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WiFi, Bluetooth, ZigBee and NFC

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Presentation on theme: "WiFi, Bluetooth, ZigBee and NFC"— Presentation transcript:

1 WiFi, Bluetooth, ZigBee and NFC

2 Wireless Broadband Technologies
Throughput a/b/g 3.5G Coverage Range MobiHoc '10

3 Wireless Technology Differences
Standard Family Downlink (Mbps) Uplink Coverage WiFi 802.11 11/54/150/300 100m WiMAX 802.16e 144 35 10km UMTS (3G) /HSPA (3.5G) 3GPP 14.4 5.76 30km LTE (4G) 360 80 MobiHoc '10

4 Wireless Technology Trends
WiFi More hotspots, higher speed ( a/b/g -> n) WiMAX Bill Payne (CTO, Motorolla), said WiMAX will finally evolve into LTE. LTE Good coverage and high throughput (with offloading) MobiHoc '10

5 Why Offloading? MobiHoc '10

6 How to offload? WiFi Opportunistically use WiFi hotspots once they are available MobiHoc '10

7 WiFi What is WiFi Short for “Wireless Fidelity”
A trademark of the Wi-Fi Alliance The brand name for products using the IEEE  family of standards Commonly used for “wireless local area network” (WLAN)

8 Data Rate (Mbit/s) (Typical / Max) Range (m) (Indoor/outdoor)
IEEE Family Protocol Release Freq. (GHz) Data Rate (Mbit/s) (Typical / Max) Range (m) (Indoor/outdoor) A Sep 1999 5 / 3.7 20 / 54 35 / 120 B 2.4 5.5 / 11 35 / 140 G Jun 2003 22 / 54 38 / 140 N Oct 2009 2.4 / 5 110+ / 300+ 70 / 250

9 WiFi Network Topology Point-to-Multipoint (Access Point)
Point-to-Point (Ad hoc) Multipoint-to-Multipoint (Mesh Network)

10 WiFi Channels

11 WiFi radio modes in action

12 WiFi Direct

13 WiFi Direct Features Connects devices directly, with or without a Wi-Fi network or hotspot available Makes the connection to open a world of applications, including content sharing, synch, printing, gaming and more Connects with almost any Wi-Fi CERTIFIED device Designed for portable and stationary devices

14 Bluetooth Wireless Personal Area Networks (WPAN) Design goal
Cable replacement Low cost Low power Small size For mobile devices Standard: IEEE

15 Bluetooth Protocol Stack

16 Technical Specification
Classes Class 1 (100mW, 100m range) Class 2 (2.5mW, 10m range) Class 3 (1mW, 1m range) RF ISM band between GHz Frequency hopping over 79 channels, 1600 hops/second

17 Bluetooth Version Version Data rate Feature 1.2 721 kb/s 2.0 + EDR
3 Mb/s Enhanced Data Rate (EDR) 3.0 + HS 24 Mb/s High-Speed 4.0 1 Mb/s (BLE) Bluetooth Low Energy (BLE)

18 WiFi vs. Bluetooth Bluetooth Wifi Specifications authority
Bluetooth SIG IEEE, WECA Year of development 1994 1991 Bandwidth Low ( 800 Kbps ) High (11 Mbps ) Hardware requirement Bluetooth adaptor on all the devices connecting with each other Wireless adaptors on all the devices of the network, a wireless router and/or wireless access points Cost Low High Power Consumption Frequency 2.4 GHz Security It is less secure It is more secure Range 10 meters 100 meters Primary Devices Mobile phones, mouse, keyboards,office and industrial automation devices Notebook computers, desktopcomputers, servers Ease of Use Fairly simple to use. Can be used to connect upto seven devices at a time. It is easy to switch between devices or find and connect to any device. It is more complex and requires configuration of hardware and software.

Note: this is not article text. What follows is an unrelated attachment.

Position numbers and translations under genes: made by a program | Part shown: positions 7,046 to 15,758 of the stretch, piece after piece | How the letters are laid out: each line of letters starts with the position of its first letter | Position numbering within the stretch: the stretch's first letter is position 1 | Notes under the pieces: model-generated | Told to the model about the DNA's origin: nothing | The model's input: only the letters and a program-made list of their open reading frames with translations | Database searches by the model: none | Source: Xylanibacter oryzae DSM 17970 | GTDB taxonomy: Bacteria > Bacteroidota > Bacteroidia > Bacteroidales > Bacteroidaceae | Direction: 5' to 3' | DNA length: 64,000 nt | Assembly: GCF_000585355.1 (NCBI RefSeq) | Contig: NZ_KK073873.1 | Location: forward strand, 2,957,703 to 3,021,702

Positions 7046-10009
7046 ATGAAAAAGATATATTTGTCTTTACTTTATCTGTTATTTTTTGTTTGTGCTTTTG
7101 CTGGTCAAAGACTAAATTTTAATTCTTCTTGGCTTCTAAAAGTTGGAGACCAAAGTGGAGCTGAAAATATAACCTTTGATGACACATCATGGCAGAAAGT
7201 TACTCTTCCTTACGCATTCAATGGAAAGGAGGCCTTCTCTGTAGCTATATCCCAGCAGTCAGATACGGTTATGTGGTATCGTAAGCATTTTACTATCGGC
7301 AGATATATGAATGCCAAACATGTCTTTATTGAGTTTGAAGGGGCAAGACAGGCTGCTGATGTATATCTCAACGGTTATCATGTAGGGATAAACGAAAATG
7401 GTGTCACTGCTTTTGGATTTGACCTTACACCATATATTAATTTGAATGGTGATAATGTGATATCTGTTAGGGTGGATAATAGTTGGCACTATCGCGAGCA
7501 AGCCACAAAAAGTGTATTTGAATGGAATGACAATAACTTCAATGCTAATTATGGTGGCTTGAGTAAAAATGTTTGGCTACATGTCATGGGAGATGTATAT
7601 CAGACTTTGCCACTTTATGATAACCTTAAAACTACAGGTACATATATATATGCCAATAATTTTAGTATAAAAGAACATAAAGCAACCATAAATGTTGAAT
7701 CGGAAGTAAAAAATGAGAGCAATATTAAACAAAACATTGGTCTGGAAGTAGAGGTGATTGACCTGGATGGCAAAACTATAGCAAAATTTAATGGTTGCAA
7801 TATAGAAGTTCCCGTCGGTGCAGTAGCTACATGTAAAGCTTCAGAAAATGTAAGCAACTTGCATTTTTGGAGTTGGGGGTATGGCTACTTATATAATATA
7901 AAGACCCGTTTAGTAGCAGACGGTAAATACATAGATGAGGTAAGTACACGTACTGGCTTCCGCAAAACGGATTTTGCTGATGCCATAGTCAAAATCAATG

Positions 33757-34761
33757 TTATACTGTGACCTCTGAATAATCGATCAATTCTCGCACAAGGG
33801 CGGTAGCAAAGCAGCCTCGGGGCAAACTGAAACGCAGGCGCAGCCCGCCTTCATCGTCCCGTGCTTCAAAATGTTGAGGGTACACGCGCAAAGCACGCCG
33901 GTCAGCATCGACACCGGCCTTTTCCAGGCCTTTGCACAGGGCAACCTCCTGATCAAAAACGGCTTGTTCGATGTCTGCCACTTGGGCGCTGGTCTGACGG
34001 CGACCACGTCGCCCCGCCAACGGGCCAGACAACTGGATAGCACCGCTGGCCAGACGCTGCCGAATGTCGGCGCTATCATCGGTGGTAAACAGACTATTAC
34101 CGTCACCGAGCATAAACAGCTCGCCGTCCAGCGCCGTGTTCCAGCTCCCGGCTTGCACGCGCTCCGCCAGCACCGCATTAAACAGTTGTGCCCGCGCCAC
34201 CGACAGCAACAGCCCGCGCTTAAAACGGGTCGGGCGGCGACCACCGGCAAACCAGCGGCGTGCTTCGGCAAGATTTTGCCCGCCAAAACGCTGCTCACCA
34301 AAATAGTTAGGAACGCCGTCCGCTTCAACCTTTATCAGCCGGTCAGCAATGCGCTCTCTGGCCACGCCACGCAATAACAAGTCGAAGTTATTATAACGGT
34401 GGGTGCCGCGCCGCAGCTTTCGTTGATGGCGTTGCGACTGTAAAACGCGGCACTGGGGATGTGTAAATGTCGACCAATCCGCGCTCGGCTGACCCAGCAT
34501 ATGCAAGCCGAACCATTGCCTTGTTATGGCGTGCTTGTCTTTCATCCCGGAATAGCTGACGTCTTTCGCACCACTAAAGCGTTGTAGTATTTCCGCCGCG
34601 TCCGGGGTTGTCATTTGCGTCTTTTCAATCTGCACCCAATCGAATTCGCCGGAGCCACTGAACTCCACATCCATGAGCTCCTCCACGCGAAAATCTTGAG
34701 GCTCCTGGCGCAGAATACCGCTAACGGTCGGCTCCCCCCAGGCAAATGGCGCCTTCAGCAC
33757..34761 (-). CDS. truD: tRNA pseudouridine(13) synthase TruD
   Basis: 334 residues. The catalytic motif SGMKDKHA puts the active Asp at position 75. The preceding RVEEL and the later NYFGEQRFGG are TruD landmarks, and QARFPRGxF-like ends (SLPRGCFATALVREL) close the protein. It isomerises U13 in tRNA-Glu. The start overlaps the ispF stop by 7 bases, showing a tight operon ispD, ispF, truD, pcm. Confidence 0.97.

19 ZigBee Design goal History Low power consumption Simple Design
Few costs History ZigBee-style networks began in around 1998 IEEE was first completed in 2003 ZigBee Alliance was established in 2002

20 ZigBee Core Market Industrial and Commercial Personal Healthcare
Monitors Movement Sensors Automation Personal Healthcare Patient monitors Remote Diagnosis Data loggers Building Automation Security Lighting Fire and Safety systems Automotive Service controls Inventory tracking

21 ZigBee Protocol Stack

22 Device Type Full Function Device (FFD) Reduced Function Device (RFD)
Network router function Any Topology Reduced Function Device (RFD) Easy and cheap to implement Limited to star topology Personal Area Network (PAN) Coordinator Maintains overall network knowledge Needs most memory and computing power

23 Bluetooth vs. ZigBee Bluetooth (v1) ZigBee Protocol Stack 250 kb
< 32 kb (4kb) Range meters meters Link Rate 1 Mbps 250 kbps Battery rechargeable non-rechargeable Devices 8 2^16 Air Interface FHSS DSSS Usage frequently infrequently Network Join Time long short Extendibility no yes Security PIN, 64 bit, 128 Bit 128 bit, AES

24 What is NFC? Short range radio communication
Builds on specifications laid out for earlier RFID (Radio Frequency Identification) technology2 Usually operates within a 4 cm range, but specifications allow for a range up to 20 cm2 Uses a frequency of MHz2 Possible transfer rates are 106, 212, 424kbps15

25 Comparison Between Similar Technologies 14